For Rubicon TV, the new television market represented both opportunities and challenges. Clearly, an expanded market meant new openings for doing business, but the industry also become more competitive, especially as new global players began to seek out positions previously held by domestic entities. This unstable industrial context was reflected in Rubicon TV’s leadership—in total, three different people headed the company during the early 2000s: Thomas Persson (2001–2004), Hrafihildur Eydal (2004) and Lars Hognestad (2005–2010).
Persson had a degree from Stockholm Business School and was hired to reorganise the company and find a leader to succeed him. Persson also announced to the press, ‘Our goal is to produce all kinds of genres for all kinds of TV channels’,29 thereby making the opportunism of Rubicon TV very explicit. Finding a new leader proved to be more difficult than expected, but Persson hired Eydal in 2004. Eydal had considerable experience in publishing but was new to the television industry. When Hognestad replaced her, after only one year, the company had already suffered severe economic losses that were partly caused by too much investment in programme development. Eydal insisted: ‘This work demands big investments, since maybe just one in ten ideas succeeds’.30 During this period, as well, Rubicon TV had intensified its focus on drama productions, as a response to both new funding schemes31 and new regulations that obliged NRK to outsource more of their drama productions to independent producers. The economic balance stabilised under Hognestad’s guidance—he had worked for several years in television (at NRK and then TV 2) before accepting the position as CEO of Rubicon TV. Norway’s leading business newspaper, Dagens Næringsliv, described Hognestad as a man who found bureaucratic shortcuts, was a tough negotiator, and was socially very clever and almost smooth.32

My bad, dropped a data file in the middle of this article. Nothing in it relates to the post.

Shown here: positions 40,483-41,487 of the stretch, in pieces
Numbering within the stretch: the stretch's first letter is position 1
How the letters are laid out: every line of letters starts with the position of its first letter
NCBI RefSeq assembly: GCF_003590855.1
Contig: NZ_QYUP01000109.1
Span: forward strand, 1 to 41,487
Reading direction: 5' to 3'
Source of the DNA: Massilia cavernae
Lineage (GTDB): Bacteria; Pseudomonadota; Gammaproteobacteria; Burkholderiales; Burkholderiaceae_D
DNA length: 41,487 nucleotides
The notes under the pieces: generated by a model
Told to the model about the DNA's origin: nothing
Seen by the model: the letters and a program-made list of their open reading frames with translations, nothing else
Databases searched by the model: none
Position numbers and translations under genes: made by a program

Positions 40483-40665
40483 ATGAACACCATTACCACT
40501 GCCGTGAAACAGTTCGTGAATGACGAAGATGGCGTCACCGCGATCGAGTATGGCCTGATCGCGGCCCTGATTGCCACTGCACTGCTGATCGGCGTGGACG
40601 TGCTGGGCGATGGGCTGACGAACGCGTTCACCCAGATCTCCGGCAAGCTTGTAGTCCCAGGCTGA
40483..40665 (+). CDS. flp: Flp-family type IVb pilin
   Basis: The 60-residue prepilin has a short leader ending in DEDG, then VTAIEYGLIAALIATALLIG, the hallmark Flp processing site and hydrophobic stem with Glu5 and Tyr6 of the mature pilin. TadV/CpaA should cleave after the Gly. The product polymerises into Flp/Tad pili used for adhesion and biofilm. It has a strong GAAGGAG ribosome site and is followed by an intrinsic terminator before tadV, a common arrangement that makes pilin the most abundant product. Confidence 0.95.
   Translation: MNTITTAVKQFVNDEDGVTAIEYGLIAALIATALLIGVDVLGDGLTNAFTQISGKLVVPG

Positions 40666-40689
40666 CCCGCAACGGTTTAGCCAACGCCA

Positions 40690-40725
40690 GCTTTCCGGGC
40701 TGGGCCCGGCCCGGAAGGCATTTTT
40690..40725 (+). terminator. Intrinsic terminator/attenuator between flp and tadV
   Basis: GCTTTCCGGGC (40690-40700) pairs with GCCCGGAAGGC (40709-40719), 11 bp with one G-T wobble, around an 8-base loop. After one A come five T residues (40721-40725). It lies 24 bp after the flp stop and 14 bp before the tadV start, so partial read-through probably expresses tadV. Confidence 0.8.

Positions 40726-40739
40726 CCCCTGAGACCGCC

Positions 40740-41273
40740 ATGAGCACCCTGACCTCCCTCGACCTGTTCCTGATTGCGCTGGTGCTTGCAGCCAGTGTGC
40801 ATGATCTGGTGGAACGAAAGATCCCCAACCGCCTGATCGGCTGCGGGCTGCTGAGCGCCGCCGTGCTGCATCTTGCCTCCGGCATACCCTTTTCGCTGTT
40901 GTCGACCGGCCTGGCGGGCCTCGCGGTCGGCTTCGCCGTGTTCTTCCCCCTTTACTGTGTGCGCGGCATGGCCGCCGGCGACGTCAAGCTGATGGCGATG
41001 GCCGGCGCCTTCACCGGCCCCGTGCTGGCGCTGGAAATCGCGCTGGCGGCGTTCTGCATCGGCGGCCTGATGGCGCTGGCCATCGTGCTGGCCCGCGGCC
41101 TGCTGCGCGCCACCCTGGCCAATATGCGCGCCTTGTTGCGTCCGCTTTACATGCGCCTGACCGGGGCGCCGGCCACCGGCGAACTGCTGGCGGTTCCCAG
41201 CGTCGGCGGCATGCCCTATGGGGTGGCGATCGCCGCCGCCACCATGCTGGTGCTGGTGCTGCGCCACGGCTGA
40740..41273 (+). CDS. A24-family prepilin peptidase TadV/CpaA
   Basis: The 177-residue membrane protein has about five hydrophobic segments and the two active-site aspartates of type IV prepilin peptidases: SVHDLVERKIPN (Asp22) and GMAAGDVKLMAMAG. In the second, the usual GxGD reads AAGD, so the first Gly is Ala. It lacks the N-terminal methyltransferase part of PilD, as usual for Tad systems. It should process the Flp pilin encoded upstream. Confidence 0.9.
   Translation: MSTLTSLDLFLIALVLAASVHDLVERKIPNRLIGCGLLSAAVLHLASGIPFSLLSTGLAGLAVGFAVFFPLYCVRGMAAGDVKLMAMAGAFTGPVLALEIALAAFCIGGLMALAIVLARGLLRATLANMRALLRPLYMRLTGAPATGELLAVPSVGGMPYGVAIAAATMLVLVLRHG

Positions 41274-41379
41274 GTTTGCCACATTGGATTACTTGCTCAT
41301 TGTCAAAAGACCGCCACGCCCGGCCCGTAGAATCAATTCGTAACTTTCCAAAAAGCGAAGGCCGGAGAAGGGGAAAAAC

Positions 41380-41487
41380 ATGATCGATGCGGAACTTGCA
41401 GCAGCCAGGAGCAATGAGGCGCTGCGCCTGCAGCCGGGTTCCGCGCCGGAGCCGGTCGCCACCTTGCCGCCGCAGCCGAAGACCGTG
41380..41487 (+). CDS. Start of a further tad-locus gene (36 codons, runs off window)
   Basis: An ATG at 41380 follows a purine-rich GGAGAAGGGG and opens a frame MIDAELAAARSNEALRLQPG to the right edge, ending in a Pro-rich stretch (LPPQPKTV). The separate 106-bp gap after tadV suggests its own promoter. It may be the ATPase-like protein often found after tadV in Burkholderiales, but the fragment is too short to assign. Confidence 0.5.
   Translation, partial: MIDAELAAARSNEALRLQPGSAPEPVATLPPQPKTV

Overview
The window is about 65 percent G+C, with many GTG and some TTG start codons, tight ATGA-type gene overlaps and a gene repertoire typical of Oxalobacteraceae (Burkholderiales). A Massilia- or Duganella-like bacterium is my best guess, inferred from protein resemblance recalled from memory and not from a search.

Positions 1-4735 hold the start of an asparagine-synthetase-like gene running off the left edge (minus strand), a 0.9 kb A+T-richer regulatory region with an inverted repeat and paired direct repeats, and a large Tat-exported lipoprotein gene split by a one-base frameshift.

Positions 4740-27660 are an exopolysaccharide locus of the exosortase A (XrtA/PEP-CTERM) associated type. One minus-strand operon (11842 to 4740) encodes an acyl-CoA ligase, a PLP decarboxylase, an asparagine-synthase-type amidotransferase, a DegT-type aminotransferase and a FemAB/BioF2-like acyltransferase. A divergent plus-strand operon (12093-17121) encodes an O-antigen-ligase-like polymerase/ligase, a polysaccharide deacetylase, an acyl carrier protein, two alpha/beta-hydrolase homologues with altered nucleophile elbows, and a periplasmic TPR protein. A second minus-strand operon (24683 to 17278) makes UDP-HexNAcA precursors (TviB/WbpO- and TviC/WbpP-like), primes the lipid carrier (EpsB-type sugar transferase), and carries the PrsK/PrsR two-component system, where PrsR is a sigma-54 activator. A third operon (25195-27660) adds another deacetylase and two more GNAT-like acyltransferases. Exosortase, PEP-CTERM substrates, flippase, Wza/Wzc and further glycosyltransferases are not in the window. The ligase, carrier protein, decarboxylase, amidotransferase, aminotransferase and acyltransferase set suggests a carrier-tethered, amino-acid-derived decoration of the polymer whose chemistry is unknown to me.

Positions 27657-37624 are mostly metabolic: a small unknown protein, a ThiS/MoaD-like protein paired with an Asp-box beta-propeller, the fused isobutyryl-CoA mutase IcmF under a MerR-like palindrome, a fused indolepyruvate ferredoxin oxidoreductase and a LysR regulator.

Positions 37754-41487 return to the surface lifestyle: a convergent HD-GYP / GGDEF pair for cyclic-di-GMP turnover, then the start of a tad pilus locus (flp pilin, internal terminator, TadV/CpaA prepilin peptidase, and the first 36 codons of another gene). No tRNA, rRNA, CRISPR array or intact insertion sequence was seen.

During the early years of 2000, Rubicon TV continued to seek out new programmes and concepts. When Hognestad took over the company, he stated that Rubicon TV had to become more focused and stressed the need to relate more to the viewers’ emotions and feelings: ‘I think it is more and more about making programmes which touch the hearts and the values of people’.33 He also directed Rubicon TV to explore several proposals for programmes devoted to environmental protection, starting the ‘green television’ trend. This commitment to the environment was not successful, however, as Hognestad explained: ‘Making entertainment of such themes easily turns into moralizing’.34
One of Rubicon TV’s key strategies during the first decade of the 2000s was to accommodate its audiences in new ways and through new roles, thus activating a deeper engagement with viewers. Most importantly, Rubicon TV embraced the wave of reality TV and produced television programmes in which so-called ‘ordinary people’ had a more prominent part in the episodes as on-screen participants.35 Interestingly, Rubicon TV produced these programmes both for commercial channels as well as for the public service broadcaster NRK, indicating that Rubicon TV’s mission statement and production culture now influenced private and public television in Norway. Among others, Rubicon TV produced Campingliv (Camping Life, 2001) for NRK, featuring people who spent their holidays at campsites. Other examples of reality programmes included Mamma søker kjæreste (Mother Searches for a Boyfriend, 2008), a programme about single mothers looking for love, and Ekstrem opppussing (2005), a Norwegian adaption of the US series Extreme Makeover: Home Edition.